The 2012 Republican Party platform is a voluminous document that is filled with wisdom and purported wisdom. But, sadly, one of the few possible subjects of Republican wisdom that is omitted is the fate and future of American cities. Now, to be fair, the platform does excoriate the City of Washington D.C. as an example of every urban failing that can be attributed to the incompetence of Big Government – i.e., the Democrats.
But, the fact of the matter is that American cities, including Washington D.C., Uptown New Orleans and Jefferson Parish, are filled with Republicans. And, in many cases, as often occurs in Uptown New Orleans, these registered urban-living Republicans reside right next door to conservative Democrats who regularly and predictably vote Republican in Presidential and other elections.
Indeed, in some of the reddest states in America – Louisiana, Arkansas, Alabama, Mississippi and Texas – you will find some of the nicest urban neighborhoods in New Orleans, Metairie, Little Rock, Jackson, Natchez, Birmingham, Mobile, Dallas and Austin – chock full of Republicans along with Democrats who are very comfortable voting for Republican candidates.
So, what’s the problem? Surely the GOP bigwigs who write the platform are as aware of this population truth as we are. Danae thinks the problem is that philosophically, Republicans at the highest level of their political party are filled with disdain for the myths about urban life – a squalid mix of poor minorities living in slum-like crime-ridden conditions where welfare queens cavort in bright red Cadillacs and students get free lunches at school.
Now, in truth and in fact, there are troubled neighborhoods in every urban community that we know about, including New Orleans. Indeed, in New Orleans’ unique neighborhood set-ups, there are such neighborhoods adjacent to some of the nicest residential streets in the Uptown area. And, it isn’t unusual to see such down-at-the-heels neighborhoods gentrified not just in New Orleans but in cities around the nation as suburban dwellers decide they would enjoy an urban environment for all the reasons that we all know very well or young pioneers come along who have a hunger to convert what had once been considered a slum occupied by the impoverished into something much nicer, such as a row of rehabbed shotgun doubles that have been taken from the bottom of the economic heap to quite pricey.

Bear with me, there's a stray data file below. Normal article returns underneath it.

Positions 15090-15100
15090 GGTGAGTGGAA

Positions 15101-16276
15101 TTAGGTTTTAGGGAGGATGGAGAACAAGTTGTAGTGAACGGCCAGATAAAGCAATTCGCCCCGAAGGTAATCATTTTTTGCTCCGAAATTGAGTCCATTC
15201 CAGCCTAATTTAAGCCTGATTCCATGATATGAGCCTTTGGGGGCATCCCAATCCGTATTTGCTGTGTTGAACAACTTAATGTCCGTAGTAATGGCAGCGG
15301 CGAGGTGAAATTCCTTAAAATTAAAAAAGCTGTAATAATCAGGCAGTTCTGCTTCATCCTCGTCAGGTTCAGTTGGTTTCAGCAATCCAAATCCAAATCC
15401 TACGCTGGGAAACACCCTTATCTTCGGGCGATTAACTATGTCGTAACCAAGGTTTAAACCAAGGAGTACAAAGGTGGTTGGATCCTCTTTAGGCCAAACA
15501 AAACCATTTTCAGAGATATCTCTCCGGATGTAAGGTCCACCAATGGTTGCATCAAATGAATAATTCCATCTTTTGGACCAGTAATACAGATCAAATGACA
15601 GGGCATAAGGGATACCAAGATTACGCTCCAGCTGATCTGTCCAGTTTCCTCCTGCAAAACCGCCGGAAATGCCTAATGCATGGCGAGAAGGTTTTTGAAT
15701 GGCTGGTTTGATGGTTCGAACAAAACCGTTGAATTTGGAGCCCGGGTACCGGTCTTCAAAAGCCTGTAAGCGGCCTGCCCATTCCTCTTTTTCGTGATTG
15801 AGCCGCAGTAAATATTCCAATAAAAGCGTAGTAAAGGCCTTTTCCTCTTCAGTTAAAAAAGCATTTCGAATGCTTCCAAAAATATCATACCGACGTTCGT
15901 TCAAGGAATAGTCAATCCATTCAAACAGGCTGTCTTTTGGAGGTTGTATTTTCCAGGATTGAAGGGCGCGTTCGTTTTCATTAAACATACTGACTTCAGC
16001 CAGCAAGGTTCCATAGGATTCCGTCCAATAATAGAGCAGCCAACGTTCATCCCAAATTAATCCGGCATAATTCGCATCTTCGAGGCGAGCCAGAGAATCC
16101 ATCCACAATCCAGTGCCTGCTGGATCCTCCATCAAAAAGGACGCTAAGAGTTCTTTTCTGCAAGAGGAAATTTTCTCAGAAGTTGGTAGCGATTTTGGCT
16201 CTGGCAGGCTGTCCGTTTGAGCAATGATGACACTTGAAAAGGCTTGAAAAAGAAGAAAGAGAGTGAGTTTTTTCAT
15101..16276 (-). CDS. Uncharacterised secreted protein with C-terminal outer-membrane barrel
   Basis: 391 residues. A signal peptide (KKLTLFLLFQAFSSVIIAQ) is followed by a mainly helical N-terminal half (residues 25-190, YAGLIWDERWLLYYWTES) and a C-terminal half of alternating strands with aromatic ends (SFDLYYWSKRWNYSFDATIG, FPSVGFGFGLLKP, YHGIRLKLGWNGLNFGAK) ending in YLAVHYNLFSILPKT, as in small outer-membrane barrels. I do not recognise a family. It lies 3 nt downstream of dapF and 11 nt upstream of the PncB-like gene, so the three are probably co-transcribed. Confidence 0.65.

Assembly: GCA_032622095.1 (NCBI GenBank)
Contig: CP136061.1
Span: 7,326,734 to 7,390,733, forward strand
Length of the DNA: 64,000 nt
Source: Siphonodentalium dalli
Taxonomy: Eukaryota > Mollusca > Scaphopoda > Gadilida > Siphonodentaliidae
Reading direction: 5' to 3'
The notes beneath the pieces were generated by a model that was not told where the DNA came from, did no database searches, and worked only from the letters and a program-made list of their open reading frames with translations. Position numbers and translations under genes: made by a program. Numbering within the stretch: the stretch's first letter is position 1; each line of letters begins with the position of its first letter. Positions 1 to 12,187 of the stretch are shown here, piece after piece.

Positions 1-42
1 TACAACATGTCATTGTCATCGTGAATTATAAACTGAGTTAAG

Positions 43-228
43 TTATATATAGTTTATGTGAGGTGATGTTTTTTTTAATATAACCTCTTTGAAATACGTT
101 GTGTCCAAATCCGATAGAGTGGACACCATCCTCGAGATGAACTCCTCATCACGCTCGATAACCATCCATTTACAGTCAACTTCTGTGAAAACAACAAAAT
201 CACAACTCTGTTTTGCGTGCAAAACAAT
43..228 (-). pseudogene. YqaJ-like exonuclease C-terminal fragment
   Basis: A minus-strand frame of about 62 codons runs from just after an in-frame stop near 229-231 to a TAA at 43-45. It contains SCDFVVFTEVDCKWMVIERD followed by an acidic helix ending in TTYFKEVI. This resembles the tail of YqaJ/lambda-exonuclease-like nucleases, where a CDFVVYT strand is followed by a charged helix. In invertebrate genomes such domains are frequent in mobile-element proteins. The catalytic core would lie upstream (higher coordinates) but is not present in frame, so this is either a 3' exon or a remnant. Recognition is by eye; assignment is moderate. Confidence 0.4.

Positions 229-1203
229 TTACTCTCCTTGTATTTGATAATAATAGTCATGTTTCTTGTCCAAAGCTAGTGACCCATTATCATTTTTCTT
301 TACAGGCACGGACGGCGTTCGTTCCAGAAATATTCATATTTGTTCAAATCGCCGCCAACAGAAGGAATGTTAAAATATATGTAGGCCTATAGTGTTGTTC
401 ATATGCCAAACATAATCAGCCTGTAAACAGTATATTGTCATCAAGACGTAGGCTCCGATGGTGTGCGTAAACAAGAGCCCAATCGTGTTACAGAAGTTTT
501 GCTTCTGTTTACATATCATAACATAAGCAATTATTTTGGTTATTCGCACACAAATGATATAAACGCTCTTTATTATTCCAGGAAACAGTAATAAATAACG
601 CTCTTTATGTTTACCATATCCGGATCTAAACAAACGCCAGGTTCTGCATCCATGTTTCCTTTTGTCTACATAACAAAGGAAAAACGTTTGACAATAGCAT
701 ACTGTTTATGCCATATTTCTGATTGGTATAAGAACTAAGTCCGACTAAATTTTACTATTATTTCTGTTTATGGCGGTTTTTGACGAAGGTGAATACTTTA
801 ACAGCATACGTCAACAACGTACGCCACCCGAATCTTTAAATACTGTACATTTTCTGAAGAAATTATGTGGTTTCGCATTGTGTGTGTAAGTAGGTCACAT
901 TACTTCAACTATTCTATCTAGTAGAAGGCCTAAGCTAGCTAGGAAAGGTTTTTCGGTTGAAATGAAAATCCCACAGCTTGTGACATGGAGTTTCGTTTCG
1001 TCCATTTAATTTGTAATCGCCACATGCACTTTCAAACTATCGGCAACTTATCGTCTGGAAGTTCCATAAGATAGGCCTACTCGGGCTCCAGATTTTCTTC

So, our question is why is it a problem for the Republican platform to acknowledge these known urban realities? Why can’t Mitt Romney talk about using federal funds (perhaps taken from the shutdown of PBS and Sesame Street) to fix city sidewalks, replace aged sewerage infrastructure, improve buckled streets, and provide health care for the uninsured. Once again, Danae says that for the GOP to take a progressive view of the urban spaces that are also home to Republicans and their conservative Democratic and Independent allies, they would have to admit that their disdain for urban spaces is based on myths and, sometimes, bigotry.
In the same context, Governor Bobby Jindal is no fan of New Orleans and other urban dwellers in south Louisiana. The folks in St. Tammany Parish are shocked about the impact of the closure of Southeast Louisiana Hospital. There are almost no beds available in the region for mental health patients.
That’s really too bad. As many Republicans in Uptown New Orleans could tell the bigwigs of their party, there is much to be said for city living and the need of any community for strong quality-of-life services. No Republican President since the late Richard Nixon has made a conscious effort to help America’s cities. Mitt Romney seems to be edging toward a centrist view of American life.
Even though the reduction in national unemployment has in part mitigated Obama’s poor performance in the first debate, we still think that Romney has pulled ahead. Tonight’s Vice Presidential debate could help move undecided voters one way or another. Perhaps, if Romney wins on November 6, there will be room in his heart to care about America’s cities, the home of millions of American jobs that contribute significantly to the country’s tax base.
Allan Katz spent 25 years as a political reporter and columnist at The Times-Picayune, and is now editor of the Kenner Star and host of several televsion programs, including the Louisiana Newsmaker on Cox Cable. Danae Columbus is executive producer of Louisiana Newsmaker, and has had a 30-year career in public relations, including stints at City Hall and the Dock Board. They currently work for the Orleans Parish School Board and District B City Council candidate Dana Kaplan, and among the recent candidates who have been represented by their public relations firm are City Councilwoman Stacy Head, Lt. Gov. Jay Dardenne and state Rep. Robert Billiot.